Endangered Ecological Communities and Over Cleared Vegetation Types

A community unlike any other

Explore inspiring articles, discover events, connect with locals and learn more about Coffs Harbour City Council.

Careers

Careers

We currently have a wide range of opportunities available for people to join our team...

Read more
Swim Between The Flags

Swim Between The Flags

Stay safe at the beach this summer by swimming between the red and yellow flags at patrolled beaches...

Read more
Bushfire Revocery

Bushfire Recovery Portal

Council have created the bushfire recovery portal to ensure that the recovery process is as simple and clear as possible...

Read more
View all news

Latest News

Lighthouse

Light Shone on New Location for Museum’s ‘Most Valuable Item’

The long-term home of the nationally important South Solitary Island Lighthouse Optic (SSILO) should be at the harbour in sight of the ocean...

Read more
Intersection

New Intersection to Help Improve Safety on Solitary Islands Way

A forecast rise in traffic from future residential growth, local sporting facilities and active transport options is behind a plan for a new traffic light-controlled...

Read more
WestCoffs

Local Tradies Sought for New Sports Complex Construction

Local tradies are being invited to be part of the biggest Council construction project ever to come to Woolgoolga and the Northern Beaches...

Read more
Visit Coffs Newsroom

Endangered Ecological Communities and Over Cleared Vegetation Types

Endangered Ecological Communities

Endangered Ecological Communities in the Coffs Harbour LGA

The finalisation of fine-scale vegetation mapping (OEH 2012a & b) provides the best basis to date for the delineation and mapping of Endangered Ecological Communities (ECCs) across the Coffs Harbour LGA. Ten EECs are known to occur within the Coffs Harbour LGA and a number of the classified vegetation communities are considered to be EECs or highly likely to contain EECs based on their substrate or altitudinal / landscape occurrence (OEH 2012a). This translates to the identification of 11,744 hectares of floristic communities across the Coffs Harbour LGA that may be EECs; the on-ground identification of EECs within this overall area requires field-based expert verification.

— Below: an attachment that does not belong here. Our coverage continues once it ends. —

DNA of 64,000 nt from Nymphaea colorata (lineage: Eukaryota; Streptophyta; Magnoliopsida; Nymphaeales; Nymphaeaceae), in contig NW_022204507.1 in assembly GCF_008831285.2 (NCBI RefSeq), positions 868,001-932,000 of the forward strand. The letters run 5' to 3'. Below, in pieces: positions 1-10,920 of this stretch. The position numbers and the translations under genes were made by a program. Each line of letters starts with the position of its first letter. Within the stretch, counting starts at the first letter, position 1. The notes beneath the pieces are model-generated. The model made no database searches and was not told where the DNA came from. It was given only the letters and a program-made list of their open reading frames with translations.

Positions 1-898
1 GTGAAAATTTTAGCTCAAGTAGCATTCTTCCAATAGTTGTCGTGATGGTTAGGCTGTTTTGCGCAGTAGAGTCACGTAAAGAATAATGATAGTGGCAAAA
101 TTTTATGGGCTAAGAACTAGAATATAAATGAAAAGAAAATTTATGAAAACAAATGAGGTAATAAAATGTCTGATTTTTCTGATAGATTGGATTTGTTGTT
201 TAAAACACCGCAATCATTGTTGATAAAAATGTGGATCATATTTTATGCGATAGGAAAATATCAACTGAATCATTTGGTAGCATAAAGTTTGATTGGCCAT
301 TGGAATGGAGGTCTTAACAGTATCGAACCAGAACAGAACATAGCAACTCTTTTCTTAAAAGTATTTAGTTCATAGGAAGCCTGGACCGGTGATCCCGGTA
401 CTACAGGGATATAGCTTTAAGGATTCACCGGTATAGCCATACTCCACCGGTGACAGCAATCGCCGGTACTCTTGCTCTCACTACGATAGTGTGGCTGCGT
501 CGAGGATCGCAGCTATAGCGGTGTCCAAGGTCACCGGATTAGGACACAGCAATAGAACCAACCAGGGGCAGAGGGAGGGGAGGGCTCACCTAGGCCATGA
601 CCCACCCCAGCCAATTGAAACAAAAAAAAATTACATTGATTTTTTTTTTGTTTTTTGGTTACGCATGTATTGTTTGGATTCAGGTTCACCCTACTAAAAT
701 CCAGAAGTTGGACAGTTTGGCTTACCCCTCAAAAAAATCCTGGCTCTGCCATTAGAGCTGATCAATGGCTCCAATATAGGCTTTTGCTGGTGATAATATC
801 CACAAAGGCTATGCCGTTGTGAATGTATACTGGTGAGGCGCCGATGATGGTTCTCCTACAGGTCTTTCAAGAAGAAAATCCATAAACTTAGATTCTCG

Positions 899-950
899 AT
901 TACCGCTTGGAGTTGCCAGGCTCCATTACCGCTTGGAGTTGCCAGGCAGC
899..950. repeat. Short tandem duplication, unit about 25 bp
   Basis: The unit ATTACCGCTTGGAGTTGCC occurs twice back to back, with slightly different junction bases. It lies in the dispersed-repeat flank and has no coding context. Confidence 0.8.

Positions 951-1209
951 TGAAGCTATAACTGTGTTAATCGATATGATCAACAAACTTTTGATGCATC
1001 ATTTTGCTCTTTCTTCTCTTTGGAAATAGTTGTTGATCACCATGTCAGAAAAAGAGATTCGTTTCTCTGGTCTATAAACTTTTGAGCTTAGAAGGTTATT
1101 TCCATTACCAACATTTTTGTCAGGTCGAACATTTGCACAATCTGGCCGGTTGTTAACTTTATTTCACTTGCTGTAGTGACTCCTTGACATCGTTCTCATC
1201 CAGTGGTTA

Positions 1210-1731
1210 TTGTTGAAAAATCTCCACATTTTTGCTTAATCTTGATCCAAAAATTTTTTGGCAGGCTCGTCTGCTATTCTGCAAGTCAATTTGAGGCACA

Over-cleared Vegetation Types

Vegetation types of the Northern Rivers Catchment Management Area (CMA) are described in the Biometric module which was developed as a Native Vegetation Assessment Tool package to facilitate preparation of Property Vegetation Plans under the NSW Native Vegetation Act 2003.

Over-cleared vegetation types (OCVTs) are Biometric vegetation types which have had more than 70% of their former extent removed. Over-cleared vegetation types are not formally listed under the Threatened Species Conservation Act 1995,​ but they receive special recognition and protection due to their rare status. They comprise a subset of High Value Habitats requiring delineation, mapping, protection and, where possible, restoration across the landscapes of the Coffs Harbour LGA.

Coffs Harbour City Council adopted the Endangered Ecological Community (EEV) and Over-cleared Vegetation Types (OCVT) mapping and report at its Ordinary meeting of 28 November 2013.

The Endangered Ecological Community and Over-Cleared Vegetation Types of the Coffs Harbour Local Government Area​

The background document describes the science behind the mapping of high valued habitats & the biodiversity assets of the Coffs Harbour Local Government Area.

Map of the Adopted Endangered Ecological Communities of the Coffs Harbour Local Government Area

​Coffs Harbour City Council's Online Mapping Tool

Over-Cleared Vegetation Types of the Coffs Harbour Local Government Area​

​If you would like more information please contact Coffs Harbour City Council  on 02 6648 4000.

Threatened Species Information State-Level

The NSW Threatened Species Conservation Act lists vegetation types and areas which have special protection due to their rare status.

Learn more about Endangered Ecological Communities in Links to the Office of Environment and Heritage Website.